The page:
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Eating Habits Linked to Loss of Healthy Gut Microbes in Industrial Societies

A recent study finds that humans are experiencing a decline in fiber-converting microbes crucial for digestive health.

In today's fast-paced and industrialized societies, our eating habits have drastically changed, leading to a concerning decline in the diversity of healthy gut microbes. Recent research suggests that as a result of eating less vegetables and fiber, humans are losing cellulose-degrading bacteria from the gut microbiome, which in turn has second-order consequences for our overall health and well-being.

Here's a summary of this article by Technology Networks:
  • Dietary fiber refers to cellulose that we get from eating vegetables and wholegrain products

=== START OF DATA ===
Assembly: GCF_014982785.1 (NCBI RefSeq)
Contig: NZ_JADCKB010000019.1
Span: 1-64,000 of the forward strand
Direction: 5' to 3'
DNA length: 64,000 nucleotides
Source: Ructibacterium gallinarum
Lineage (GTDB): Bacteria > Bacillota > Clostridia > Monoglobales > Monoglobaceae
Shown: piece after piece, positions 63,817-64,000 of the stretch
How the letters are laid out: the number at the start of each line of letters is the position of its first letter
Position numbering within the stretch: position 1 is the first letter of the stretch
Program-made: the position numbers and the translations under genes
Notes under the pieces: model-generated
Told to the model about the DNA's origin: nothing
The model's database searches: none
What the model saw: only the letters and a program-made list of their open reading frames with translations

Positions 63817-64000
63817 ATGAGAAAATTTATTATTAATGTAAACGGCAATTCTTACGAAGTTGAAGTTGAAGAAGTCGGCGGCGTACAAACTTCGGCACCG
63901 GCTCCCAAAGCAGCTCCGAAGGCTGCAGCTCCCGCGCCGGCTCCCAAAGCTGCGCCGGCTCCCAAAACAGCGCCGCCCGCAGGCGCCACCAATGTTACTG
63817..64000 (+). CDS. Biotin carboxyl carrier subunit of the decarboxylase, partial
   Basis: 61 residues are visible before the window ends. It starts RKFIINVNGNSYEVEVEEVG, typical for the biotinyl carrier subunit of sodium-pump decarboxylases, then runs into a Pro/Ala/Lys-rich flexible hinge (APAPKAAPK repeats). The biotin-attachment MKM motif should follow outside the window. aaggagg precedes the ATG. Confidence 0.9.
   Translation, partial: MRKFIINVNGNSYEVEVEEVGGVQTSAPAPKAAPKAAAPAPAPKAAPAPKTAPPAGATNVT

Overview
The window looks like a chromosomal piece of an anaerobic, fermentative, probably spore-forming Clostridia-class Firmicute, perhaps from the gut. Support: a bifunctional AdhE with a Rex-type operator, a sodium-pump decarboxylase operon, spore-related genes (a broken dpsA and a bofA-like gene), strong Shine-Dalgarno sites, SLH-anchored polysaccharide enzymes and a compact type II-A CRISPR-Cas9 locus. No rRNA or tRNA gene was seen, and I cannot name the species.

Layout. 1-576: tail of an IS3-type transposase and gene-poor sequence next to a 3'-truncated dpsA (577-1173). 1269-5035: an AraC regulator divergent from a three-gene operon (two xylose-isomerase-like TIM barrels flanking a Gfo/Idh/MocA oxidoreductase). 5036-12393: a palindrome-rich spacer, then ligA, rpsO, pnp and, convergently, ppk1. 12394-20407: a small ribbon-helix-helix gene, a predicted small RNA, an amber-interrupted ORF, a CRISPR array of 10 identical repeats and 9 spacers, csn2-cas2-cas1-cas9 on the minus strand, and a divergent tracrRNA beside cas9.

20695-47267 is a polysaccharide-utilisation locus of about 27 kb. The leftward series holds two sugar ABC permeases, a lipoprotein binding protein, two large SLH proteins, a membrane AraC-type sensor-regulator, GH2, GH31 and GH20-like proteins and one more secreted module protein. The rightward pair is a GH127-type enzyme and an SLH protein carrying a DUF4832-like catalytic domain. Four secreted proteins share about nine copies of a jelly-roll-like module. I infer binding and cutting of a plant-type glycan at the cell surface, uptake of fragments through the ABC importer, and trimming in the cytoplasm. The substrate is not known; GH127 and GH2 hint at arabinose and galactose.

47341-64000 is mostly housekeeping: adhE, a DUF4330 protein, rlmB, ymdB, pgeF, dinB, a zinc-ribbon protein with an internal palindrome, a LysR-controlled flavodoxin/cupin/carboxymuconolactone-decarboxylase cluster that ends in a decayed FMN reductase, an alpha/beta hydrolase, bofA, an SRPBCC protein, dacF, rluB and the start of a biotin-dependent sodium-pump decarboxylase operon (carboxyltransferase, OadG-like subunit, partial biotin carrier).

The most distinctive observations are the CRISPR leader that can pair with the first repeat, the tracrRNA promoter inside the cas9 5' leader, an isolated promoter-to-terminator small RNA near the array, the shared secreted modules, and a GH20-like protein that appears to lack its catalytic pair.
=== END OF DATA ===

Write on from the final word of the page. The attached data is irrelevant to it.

• Cellulose is generally difficult to digest for humans, but bacteria like Ruminococcus break it down into sugars, deriving energy for themselves and other bacterial strains that live in the gut
  • When we do not consume enough fiber, bacteria like Ruminococcus and other strains that rely on the nutrients produced starve and gradually disappear from our gut, leading to a shift away from a healthy gut balance
  • A recent study published in Science observes a wide-spread loss of Ruminococcus in the Western gut. To counteract the decline of these beneficial microbes, we need to increase fiber intake to support the growth and diversity of our gut microbiome.


    Image by Freepik

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